The folks at Shodan have been using these wildcard queries to collect data about MQTT brokers exposed to the public Internet. Although Shodan does not store individual messages received, it does give the ability to search discovered topic names across more than 83,000 brokers. I tested various MQTT search terms to see how many hits they yield. One server in particular caught my attention because it had pages and pages of MQTT topic names and repeatedly came up in searches including references to ‘lock’ and free email providers like ‘gmail.com.’
This was an Amazon hosted broker with a list of topic names including personal email addresses and other data seemingly related to connected locks. I queried the server myself with Linux command line tools (e.g. mosquitto_sub), and I was instantly inundated with PII apparently from all over the world. The data included email and IP addresses associated with locks and timestamped records of when the locks where opened and closed, among other things.
The next step was to better understand the scope of the problem by purchasing an UltraLoq to test.
The lock, which is battery powered, maintains a Bluetooth pairing with a bridge device connected to WiFi. With the lock in hand, I paired it with the WiFi bridge and proceeded to monitor messages via MQTT while controlling the lock over WiFi.
After a few lock/unlock cycles, I confirmed a repeating message flow on the unlock process. I then prepared a Python script to test replay these messages, and I confirmed that it worked to open the lock.
I found that attackers could easily steal “unlock tokens” in bulk or from specific devices knowing only the MAC address.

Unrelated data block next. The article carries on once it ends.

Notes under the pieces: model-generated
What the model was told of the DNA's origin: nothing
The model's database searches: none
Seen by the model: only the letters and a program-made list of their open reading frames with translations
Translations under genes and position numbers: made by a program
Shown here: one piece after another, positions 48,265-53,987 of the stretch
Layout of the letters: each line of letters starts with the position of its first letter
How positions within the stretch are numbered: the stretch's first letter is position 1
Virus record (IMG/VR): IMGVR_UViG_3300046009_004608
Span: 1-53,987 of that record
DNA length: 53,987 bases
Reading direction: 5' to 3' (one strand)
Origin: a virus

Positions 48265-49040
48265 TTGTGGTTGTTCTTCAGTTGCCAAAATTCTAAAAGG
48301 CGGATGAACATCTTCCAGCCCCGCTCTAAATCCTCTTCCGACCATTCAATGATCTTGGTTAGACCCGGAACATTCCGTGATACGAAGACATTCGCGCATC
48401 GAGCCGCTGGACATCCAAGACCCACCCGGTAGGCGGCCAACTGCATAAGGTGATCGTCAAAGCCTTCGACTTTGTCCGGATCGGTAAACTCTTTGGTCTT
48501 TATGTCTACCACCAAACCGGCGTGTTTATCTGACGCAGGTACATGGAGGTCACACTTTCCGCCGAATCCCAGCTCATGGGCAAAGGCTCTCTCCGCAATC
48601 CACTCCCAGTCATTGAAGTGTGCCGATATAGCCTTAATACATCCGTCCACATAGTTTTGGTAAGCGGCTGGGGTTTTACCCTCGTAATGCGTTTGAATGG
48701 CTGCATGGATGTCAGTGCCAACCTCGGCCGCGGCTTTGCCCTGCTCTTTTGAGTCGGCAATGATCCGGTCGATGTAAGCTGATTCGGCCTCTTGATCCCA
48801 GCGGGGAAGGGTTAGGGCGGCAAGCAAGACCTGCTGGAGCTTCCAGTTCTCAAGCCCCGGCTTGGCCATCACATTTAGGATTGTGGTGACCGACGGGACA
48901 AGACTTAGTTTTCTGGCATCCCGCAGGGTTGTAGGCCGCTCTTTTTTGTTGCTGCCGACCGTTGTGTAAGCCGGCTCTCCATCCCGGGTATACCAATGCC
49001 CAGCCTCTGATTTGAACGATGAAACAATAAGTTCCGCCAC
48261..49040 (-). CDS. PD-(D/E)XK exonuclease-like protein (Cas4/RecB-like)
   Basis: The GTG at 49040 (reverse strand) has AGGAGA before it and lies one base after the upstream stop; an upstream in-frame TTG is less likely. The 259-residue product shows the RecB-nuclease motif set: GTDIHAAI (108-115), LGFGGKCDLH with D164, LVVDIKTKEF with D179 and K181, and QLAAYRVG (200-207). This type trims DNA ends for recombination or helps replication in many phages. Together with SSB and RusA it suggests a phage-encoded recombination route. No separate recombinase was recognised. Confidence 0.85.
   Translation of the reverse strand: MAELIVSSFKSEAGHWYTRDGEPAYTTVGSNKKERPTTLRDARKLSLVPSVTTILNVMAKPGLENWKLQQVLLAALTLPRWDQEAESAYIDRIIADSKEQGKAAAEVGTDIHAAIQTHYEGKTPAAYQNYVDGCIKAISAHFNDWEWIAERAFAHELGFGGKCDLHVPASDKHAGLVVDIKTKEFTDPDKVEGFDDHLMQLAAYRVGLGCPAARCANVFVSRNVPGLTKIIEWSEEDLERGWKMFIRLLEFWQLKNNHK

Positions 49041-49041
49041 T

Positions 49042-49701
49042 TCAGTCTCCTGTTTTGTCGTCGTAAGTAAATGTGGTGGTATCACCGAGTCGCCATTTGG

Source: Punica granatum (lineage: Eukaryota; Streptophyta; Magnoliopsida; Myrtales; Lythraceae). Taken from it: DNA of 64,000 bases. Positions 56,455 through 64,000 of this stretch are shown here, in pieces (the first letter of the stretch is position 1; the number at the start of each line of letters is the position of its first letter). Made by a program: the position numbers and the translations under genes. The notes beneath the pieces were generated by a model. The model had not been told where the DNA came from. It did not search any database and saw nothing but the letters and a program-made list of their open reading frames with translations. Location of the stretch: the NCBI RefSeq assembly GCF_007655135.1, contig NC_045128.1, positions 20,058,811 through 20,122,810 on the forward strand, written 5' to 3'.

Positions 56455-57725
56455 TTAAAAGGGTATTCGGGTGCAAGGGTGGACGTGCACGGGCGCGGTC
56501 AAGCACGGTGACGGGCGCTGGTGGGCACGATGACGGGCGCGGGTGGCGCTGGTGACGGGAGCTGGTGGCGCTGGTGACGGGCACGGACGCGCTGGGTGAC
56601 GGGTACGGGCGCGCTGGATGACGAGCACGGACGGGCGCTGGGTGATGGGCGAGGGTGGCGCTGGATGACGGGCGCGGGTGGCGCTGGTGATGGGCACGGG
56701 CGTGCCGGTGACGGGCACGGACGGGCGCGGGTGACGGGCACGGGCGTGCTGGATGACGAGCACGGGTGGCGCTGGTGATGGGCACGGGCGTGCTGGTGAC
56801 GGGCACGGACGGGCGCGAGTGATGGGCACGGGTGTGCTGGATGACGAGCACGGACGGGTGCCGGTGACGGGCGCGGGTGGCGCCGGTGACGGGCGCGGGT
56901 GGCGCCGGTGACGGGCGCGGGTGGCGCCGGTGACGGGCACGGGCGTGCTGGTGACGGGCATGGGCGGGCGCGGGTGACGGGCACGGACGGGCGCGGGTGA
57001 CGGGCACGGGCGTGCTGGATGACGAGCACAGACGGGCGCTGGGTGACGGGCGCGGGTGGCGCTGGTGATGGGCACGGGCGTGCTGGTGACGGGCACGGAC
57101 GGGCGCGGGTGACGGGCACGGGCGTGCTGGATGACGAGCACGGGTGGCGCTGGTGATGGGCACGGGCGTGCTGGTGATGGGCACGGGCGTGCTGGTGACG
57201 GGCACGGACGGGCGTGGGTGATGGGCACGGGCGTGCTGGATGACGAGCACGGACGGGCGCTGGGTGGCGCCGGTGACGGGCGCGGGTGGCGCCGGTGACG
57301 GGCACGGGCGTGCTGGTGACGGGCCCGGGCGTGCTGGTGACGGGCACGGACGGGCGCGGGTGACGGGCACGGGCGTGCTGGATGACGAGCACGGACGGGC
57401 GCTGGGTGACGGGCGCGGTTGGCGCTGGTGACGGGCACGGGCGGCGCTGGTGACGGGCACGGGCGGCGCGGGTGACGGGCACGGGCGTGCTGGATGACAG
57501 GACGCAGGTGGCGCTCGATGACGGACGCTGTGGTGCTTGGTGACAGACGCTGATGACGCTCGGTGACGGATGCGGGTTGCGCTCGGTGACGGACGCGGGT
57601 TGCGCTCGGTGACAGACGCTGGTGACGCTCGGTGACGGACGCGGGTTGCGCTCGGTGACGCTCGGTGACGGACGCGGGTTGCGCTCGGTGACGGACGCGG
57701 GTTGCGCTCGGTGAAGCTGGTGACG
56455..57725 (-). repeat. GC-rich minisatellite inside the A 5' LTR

The MQTT data correlates email addresses, local MAC addresses, and public IP addresses suitable for geolocation. This is enough detail to precisely identify an individual. The device is also broadcasting the MAC address to anyone within radio range.
This means that an anonymous attacker would also be able to collect identifying details of any active U-Tec customers including their email address, IP address, and wireless MAC addresses.
- This is enough to identify a specific person along with their household address.
- If the person ever unlocks their door with the U-Tec app, the attacker will also now have a token to unlock the door at a time of their choosing.
Similarly, an attacker could take a disruptive approach by sending spoofed messages preventing the legitimate lock owner from connecting.
On November 10, I opened an incident with U-Tec pointing them to the exposed service and explaining that this creates a large danger for end-users. They responded within 10 hours and told me the following:
We have token authorize on the devices, Unauthorized users will not be able to open the door, please don’t worry.
At this point, I clarified that I had already demonstrated the ability to do this attack and further provided them with a screenshot from Shodan including active customer email addresses leaked in the form of MQTT topic names. U-Tec’s response was again relatively fast (within a day) and had the following to say:
I confirmed with our engineers, they respond to me.
1. We have close the port 1883, the port 8883 is an authenticated port.
2. We have turned off non-authenticated user access.
3. We have added some rules to the subscription and delivery features, now non-authenticated users can’t subscribe.
4. For the email issue, they will fix it in the next app upgrade.